*Don’t forget to pre-register for UnConvention2014, prime meeting of European innovation eco-systems!*
Welcome to London! “Throughout the week, tens of thousands of the industry’s top tech professionals will flock here to share brilliant new ideas, build business relationships and help cement London’s position as a top global tech hub”, said Mayor of London, Boris Johnson, in the inauguration of London Technology Week. From Monday to Friday, the city will be full of events and, as a part of our Roadshow, EYIF and the European Commission will hold a panel in Google Campus on funding opportunities and first-hand mentoring with successful entrepreneurs. Calypso Harland, founder of Dev Lab, Cary March, CEO of the social video site Mydeo, Valerie Mocker, senior researcher at innovation charity NESTA, Alice Tyler, Chief Design Officer at the renewable energy peer-to-peer online marketplace OpenUtility and Aubone Tennant, CEO of the Internet provider Wifinity, will be there.
Our StartUpShow is just one of the many tech events in London this week. But in weeks like many others, the tech scene is naturally alive, well and still full of things happening in the digital sector. In the last five years, London has reached the title of digital capital of Europe. According to a Mike Bloomberg study, “the growth of London’s tech/info sector from 2009 to 2013 was more than triple the previous four years”.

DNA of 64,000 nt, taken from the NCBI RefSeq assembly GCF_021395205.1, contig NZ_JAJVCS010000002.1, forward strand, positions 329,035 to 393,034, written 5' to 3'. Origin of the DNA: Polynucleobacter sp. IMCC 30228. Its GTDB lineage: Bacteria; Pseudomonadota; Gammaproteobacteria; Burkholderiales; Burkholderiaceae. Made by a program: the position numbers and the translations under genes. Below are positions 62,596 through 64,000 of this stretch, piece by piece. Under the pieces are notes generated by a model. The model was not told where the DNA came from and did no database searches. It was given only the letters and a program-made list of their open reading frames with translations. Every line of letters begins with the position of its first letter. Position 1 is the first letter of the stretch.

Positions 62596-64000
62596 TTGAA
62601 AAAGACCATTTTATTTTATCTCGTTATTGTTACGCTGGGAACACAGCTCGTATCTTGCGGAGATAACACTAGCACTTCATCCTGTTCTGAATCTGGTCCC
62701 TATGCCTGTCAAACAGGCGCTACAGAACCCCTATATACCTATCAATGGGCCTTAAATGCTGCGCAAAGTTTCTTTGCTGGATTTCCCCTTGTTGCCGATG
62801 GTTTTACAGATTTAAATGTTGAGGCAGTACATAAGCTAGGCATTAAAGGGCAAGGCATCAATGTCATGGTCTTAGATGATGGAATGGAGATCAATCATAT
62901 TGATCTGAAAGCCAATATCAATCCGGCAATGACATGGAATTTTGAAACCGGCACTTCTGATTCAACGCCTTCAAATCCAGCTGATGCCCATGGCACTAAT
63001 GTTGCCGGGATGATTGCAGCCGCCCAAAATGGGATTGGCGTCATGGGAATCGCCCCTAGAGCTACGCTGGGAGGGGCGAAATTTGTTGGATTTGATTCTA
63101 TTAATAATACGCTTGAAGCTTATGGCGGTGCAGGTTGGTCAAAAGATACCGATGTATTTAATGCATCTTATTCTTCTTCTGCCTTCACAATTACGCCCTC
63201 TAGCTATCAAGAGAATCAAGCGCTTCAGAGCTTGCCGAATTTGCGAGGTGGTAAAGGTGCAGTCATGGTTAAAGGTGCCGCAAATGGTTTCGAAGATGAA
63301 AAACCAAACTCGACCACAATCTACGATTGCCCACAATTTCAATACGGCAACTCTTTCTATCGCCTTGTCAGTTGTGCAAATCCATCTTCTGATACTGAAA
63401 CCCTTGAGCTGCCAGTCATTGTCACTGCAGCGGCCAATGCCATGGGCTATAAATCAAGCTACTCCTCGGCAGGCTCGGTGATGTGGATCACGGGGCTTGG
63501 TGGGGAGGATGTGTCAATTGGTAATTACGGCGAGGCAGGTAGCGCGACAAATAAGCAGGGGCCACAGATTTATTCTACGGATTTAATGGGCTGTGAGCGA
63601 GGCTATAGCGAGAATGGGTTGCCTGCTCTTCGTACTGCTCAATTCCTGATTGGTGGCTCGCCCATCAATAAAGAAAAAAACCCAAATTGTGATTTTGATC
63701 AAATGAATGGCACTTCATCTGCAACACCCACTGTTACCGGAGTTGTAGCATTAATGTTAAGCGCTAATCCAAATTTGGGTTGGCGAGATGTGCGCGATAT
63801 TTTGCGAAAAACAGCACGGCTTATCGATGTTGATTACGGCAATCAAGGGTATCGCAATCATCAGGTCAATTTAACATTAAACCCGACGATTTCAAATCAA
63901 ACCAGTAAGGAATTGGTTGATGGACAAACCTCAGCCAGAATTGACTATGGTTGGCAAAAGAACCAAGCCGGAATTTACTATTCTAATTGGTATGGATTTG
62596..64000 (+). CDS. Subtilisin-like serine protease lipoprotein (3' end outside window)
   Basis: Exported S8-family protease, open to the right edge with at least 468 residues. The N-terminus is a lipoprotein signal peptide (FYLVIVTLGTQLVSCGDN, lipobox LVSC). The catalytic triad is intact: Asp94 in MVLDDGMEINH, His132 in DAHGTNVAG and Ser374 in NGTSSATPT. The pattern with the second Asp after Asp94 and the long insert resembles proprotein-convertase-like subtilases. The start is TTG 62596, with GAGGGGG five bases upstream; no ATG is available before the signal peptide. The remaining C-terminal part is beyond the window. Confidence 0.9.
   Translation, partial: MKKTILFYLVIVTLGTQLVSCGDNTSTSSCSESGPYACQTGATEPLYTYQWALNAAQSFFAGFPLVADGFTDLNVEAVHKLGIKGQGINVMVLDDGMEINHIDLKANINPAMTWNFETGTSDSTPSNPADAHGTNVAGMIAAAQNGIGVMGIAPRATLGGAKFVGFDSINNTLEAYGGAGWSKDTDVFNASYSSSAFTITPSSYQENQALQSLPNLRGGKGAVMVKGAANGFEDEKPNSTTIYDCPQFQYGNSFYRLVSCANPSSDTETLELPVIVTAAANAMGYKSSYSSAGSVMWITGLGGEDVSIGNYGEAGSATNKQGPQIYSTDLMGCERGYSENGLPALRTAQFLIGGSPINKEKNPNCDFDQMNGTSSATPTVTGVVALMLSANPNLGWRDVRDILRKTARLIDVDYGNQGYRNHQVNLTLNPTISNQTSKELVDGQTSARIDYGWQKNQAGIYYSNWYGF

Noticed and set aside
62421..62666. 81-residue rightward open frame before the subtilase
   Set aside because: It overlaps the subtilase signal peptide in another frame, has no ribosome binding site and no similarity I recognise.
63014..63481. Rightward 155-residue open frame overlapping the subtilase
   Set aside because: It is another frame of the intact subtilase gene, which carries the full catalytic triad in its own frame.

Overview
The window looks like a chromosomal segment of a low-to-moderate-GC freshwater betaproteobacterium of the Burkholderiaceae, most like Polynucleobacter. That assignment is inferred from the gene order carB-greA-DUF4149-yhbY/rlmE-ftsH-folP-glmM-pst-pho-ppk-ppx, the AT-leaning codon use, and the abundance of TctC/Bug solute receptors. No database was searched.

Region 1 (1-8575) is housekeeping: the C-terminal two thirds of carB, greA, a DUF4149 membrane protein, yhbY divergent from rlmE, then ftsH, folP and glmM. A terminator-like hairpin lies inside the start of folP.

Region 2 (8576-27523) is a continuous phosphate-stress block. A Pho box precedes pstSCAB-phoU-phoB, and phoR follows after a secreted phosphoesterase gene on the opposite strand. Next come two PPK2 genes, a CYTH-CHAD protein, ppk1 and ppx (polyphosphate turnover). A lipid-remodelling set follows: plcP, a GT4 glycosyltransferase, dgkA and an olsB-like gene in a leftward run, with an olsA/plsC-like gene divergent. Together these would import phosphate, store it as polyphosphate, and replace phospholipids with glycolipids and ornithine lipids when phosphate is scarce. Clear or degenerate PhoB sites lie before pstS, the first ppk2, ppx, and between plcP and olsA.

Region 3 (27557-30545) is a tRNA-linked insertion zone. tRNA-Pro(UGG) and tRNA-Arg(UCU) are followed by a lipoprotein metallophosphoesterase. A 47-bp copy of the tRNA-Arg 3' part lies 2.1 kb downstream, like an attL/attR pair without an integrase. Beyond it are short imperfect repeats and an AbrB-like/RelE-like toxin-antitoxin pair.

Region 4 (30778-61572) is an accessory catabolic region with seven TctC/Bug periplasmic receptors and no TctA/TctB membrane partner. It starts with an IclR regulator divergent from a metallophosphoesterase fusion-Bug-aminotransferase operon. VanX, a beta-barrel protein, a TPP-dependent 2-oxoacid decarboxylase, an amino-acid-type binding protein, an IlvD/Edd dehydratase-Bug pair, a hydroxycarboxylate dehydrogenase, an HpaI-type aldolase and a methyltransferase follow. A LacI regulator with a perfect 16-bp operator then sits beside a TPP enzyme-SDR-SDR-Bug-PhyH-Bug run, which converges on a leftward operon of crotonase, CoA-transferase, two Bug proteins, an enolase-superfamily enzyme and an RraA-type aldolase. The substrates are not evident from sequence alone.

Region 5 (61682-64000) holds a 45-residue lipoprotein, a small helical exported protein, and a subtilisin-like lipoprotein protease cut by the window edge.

How did the city do it – and what can we expect for the future? We (re)visited the hub and reviewed what is going on.
Good policy. The official anecdote comes from 2008, when a Dopplr employee noticed that the grey Old Street Roundabout was filling up with tech startups. He said something like “if this goes on, some awful estate agent will start calling us Silicon Roundabout”. One year later it actually happened: Silicon Roundabout was the epicentre of the government’s Tech City Strategy. “It was just in the middle of the big financial crisis, when all the reporters started telling ‘but there’s people doing their own businesses. I remember thinking ‘oh, Government wants to take credit of the area. And I didn’t like it. But then I studied the story of Shoreditch and changed my mind”, tells us Ricardo, who was working in a startup at that time and now works for a co-working space.